ported as follows, tho report being
Your committee on resolutions beg h ave to
miko tho following report, and to recommend
the adoption of the following resolutions:
Tlrst Whereas. Trom tho progress of the
work now being done und the results already
attained, deepwater Is an assured fact on the
Texas coast on tho Gulf of .Mexico, and.
Whereas, The western states conference has
assembled at Topeka, Kan , on October 1, 1891,
for tho purpose of devising the best possible
means of utilizing such deepwater, and of se
curing the greatest benent therefrom to tho
producers and consumers of tho western ittatoi
and territories: therefore, bo It
Itcsolicd, That a permanent committee com
posed of tlvo members from cnoh stnto and
three members from each territory west of
tho Mississippi river, and to be known as tho
permanent deep water utilization committee
bo selected by this contention, tho delegates
from each stuto and territory naming tho mem
bers thereof; be 4t further
Resolved, That this committee havo power to
call other conferences or contentions; to sug
gest national and state legislation: to gather
and disseminate Information: to correspond
with chambers of commerce, mercantile agen
cles, steamship lines, etc.. In this and foreign
countries; to obtain from transportation lines
the best possible freight rates, and to guard
against any discriminations therein: to call an
lnternationalcommerclalcongrcss.lt they deem
It adiantagcous, and to provide for the hold'
Ing of an International exposition at such tlmo
and place as they sco proper. If at any tlmo
they deem it expedient, and to do all other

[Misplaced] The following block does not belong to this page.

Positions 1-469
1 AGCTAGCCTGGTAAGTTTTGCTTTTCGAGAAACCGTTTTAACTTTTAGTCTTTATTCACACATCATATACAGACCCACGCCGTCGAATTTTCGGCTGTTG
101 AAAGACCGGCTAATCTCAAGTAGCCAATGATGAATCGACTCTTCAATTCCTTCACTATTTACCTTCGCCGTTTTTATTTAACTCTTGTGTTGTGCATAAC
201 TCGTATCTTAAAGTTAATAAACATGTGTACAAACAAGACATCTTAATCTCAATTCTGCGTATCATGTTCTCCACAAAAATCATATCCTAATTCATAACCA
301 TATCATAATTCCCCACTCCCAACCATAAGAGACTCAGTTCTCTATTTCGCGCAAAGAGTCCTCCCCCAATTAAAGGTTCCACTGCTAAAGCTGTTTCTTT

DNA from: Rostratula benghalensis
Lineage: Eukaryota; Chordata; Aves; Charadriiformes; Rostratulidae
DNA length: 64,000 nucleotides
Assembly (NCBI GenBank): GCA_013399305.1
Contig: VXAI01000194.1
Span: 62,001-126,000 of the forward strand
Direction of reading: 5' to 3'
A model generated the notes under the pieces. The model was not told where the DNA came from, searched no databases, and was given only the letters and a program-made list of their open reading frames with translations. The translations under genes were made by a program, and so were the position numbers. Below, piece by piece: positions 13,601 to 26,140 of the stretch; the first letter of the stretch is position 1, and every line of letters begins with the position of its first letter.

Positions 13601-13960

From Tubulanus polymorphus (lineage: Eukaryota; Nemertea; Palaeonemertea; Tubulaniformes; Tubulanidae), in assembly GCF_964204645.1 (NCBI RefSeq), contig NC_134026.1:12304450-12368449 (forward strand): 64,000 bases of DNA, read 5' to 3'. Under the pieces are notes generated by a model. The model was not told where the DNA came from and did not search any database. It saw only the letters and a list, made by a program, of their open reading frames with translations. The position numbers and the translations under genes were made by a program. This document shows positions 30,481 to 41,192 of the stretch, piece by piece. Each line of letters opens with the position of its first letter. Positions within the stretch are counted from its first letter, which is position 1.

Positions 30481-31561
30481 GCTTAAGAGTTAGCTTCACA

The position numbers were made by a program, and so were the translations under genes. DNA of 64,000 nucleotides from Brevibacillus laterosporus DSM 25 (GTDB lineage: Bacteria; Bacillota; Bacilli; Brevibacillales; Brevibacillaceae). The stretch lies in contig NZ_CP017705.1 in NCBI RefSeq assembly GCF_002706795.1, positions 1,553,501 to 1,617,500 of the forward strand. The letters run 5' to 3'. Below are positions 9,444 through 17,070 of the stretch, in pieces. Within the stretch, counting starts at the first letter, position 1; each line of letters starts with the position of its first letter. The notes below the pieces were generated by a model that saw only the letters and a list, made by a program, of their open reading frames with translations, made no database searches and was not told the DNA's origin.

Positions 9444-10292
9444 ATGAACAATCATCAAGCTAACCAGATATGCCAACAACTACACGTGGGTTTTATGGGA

things necessary to secure the fullest benefits
that can bo derived from u complete utlllza'
tlon of such deep water.
Second Whereas, It Is admitted by all that
the construction of the Nicaragua canal would
bo of Incalculable benefit to the people of tho
United States: therefore, bo It
ltcsolvcd. That the western states confer
ence, In convention assembled 'in Topeltn,
Kan , on the 2d day of October, 1895, do hereby
urge upon the congress of the United States
the adoption of such measures r.s will lead to
the Immediate commencement of work on this
International waterway: and. be It further
licsoli cd that It Is the sentiment of the dele
gates here assembled that the proposed canal
should bo built by the American people, and
Cent for all time the American flag
Third Whereas, Tho cost of transportation
by water Is bej ond doubt lower than by rail;
Whereas, Tho development of our Inter
national resources are dependent on securing
tho cheapest posslblo rate, and
Whereas, Tho competition afforded by deep
waterways as a matter of fact is found to bo
benellcial to railroads by rellowng them of
non-paj Ing low grade freights, and